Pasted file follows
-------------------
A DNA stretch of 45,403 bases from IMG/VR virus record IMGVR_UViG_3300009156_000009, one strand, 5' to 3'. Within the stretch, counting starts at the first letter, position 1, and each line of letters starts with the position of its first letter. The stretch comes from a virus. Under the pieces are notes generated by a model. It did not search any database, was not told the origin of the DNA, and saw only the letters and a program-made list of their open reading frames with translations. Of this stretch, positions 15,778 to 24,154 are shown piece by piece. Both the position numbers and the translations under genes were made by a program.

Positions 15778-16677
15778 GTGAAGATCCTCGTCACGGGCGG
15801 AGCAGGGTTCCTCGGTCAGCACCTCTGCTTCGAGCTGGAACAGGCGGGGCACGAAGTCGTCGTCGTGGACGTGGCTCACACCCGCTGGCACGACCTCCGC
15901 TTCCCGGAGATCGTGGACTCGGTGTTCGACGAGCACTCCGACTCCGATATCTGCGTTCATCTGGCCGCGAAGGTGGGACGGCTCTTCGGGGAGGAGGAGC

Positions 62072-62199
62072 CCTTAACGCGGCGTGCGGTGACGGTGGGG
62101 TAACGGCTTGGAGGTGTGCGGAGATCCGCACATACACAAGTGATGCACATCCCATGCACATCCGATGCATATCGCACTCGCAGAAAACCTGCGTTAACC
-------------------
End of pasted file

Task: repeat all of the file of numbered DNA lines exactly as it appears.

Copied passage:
A DNA stretch of 45,403 bases from IMG/VR virus record IMGVR_UViG_3300009156_000009, one strand, 5' to 3'. Within the stretch, counting starts at the first letter, position 1, and each line of letters starts with the position of its first letter. The stretch comes from a virus. Under the pieces are notes generated by a model. It did not search any database, was not told the origin of the DNA, and saw only the letters and a program-made list of their open reading frames with translations. Of this stretch, positions 15,778 to 24,154 are shown piece by piece. Both the position numbers and the translations under genes were made by a program.

Positions 15778-16677
15778 GTGAAGATCCTCGTCACGGGCGG
15801 AGCAGGGTTCCTCGGTCAGCACCTCTGCTTCGAGCTGGAACAGGCGGGGCACGAAGTCGTCGTCGTGGACGTGGCTCACACCCGCTGGCACGACCTCCGC
15901 TTCCCGGAGATCGTGGACTCGGTGTTCGACGAGCACTCCGACTCCGATATCTGCGTTCATCTGGCCGCGAAGGTGGGACGGCTCTTCGGGGAGGAGGAGC

Positions 62072-62199
62072 CCTTAACGCGGCGTGCGGTGACGGTGGGG
62101 TAACGGCTTGGAGGTGTGCGGAGATCCGCACATACACAAGTGATGCACATCCCATGCACATCCGATGCATATCGCACTCGCAGAAAACCTGCGTTAACC